redwood drive bluffs loader


This Spring, Just Leave The Dirt Alone for a Change

leave_it_alone_

Here’s a novel idea for my neighbors in Humboldt County this Spring: It is OK to just leave the dirt on the ground. You don’t need to dig it up. You don’t need to plant anything in it. Something will grow there. You don’t have to worry about what it is. Just leave the fucking dirt alone for a change.

hands off our field

You don’t have to water it. You don’t have to fence it. You don’t have to feed it a special blend of organic nutrients. Just leave it alone. Too much gardening has a dulling effect on the mind. That’s why farmers are so fucking boring. Do something different this year. Cultivate an interesting personality. Cultivate an unusual hobby, like whelk racing, amateur rhinoplasty or squirrel-suit diving,

squirrel suit

or better yet, cultivate an original idea for a change. When was the last time you had one of those? Well here’s one for you: The dirt on the ground is just fine as it is. Leave it alone.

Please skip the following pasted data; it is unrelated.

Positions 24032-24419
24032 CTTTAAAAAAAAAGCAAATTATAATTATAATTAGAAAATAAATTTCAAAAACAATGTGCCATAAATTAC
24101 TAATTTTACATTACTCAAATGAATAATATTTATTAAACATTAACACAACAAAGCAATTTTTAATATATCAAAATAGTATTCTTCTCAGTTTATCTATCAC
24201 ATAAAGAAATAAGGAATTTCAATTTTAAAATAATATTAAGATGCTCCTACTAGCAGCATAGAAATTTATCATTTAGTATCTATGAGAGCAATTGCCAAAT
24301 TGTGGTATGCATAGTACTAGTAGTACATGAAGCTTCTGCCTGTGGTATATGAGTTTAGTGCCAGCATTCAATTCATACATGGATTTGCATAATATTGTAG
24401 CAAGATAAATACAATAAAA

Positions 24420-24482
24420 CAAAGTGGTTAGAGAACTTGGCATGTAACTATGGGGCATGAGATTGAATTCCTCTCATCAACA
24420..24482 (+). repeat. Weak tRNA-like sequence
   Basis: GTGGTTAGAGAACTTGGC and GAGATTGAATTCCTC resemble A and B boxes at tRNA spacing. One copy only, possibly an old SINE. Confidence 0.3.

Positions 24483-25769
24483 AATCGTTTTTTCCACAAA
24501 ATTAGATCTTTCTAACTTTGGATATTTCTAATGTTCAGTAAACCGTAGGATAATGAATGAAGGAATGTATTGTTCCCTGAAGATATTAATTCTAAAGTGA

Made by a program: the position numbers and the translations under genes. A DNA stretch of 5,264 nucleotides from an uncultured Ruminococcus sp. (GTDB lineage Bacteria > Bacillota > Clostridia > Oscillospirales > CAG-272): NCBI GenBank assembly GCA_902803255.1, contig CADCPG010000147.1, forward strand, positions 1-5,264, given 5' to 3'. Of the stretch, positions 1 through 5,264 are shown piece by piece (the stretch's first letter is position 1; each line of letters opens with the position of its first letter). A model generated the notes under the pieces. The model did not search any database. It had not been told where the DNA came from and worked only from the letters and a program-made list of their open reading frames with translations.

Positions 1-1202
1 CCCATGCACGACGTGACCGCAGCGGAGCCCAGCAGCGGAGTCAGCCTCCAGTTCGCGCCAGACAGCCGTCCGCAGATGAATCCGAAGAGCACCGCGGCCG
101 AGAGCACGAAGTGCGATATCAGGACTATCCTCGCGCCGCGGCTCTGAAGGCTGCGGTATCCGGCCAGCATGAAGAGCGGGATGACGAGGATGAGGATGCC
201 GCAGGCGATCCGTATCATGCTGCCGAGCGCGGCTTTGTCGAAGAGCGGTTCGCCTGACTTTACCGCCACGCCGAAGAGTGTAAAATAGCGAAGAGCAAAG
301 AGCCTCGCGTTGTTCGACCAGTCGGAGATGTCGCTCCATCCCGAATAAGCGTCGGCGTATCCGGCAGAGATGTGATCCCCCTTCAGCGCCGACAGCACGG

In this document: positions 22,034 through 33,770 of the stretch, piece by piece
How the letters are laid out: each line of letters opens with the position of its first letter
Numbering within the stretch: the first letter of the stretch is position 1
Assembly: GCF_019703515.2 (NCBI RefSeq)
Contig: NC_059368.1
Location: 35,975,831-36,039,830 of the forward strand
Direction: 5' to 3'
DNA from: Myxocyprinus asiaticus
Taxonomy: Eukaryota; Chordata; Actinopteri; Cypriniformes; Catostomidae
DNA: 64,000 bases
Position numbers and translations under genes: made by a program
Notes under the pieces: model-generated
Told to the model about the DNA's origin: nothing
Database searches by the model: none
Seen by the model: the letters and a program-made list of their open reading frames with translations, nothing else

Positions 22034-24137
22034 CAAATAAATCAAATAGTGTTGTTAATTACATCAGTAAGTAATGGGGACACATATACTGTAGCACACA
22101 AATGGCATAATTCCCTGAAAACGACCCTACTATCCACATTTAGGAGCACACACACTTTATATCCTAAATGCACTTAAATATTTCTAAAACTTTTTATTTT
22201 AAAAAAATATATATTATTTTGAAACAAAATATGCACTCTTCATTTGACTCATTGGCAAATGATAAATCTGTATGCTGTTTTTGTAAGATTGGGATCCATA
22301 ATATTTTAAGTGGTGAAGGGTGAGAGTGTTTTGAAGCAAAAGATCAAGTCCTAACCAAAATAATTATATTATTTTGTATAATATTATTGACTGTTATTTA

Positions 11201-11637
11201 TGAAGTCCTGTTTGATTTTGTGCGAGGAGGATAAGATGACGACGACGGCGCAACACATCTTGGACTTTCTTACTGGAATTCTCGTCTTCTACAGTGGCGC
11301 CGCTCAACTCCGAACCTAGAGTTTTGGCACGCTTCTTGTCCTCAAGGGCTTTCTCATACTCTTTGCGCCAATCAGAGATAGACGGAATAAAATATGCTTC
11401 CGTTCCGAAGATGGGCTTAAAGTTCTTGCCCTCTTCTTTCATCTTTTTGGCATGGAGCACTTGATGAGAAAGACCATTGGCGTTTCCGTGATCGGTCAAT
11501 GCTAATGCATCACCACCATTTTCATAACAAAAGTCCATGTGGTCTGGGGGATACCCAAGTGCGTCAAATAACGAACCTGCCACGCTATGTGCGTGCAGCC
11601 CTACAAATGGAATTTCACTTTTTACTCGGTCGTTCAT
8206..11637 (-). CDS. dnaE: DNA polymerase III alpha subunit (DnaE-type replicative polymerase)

freud quote alone

Don’t get me wrong. I like gardens, if they’re small. I mean real small.

small garden

I have a three foot by four foot cactus garden that I love dearly. I might give it as much as 50 gallons of water in an entire year. It takes up about a half-hour of my time, maybe once a month, but that’s plenty. It never seems like a burden. I get all the benefits of nurturing living plants, and I get to enjoy some exotic greenery around my home. What more can you ask of a garden? Really, there’s more to life than gardening.

theres more to life than eating garbage

Besides, there’s no shortage of greenery around my home. Like most of us here in Humboldt County, I’m surrounded by green. I’m 50ft deep in green. Green I got, and all of it producing food. I get pelted with acorns every Fall, I’ve got more huckleberry bushes than I’ve got time to pick, not to mention madrone berries, manzanita berries and wild raspberries to name a few. Everywhere I look, it’s all green, and it’s all producing food. Why would I want to cut that down, dig it up and replace it with Lima beans, Brussels sprouts, and hours and hours of backbreaking work in the hot sun?

tired of working in the garden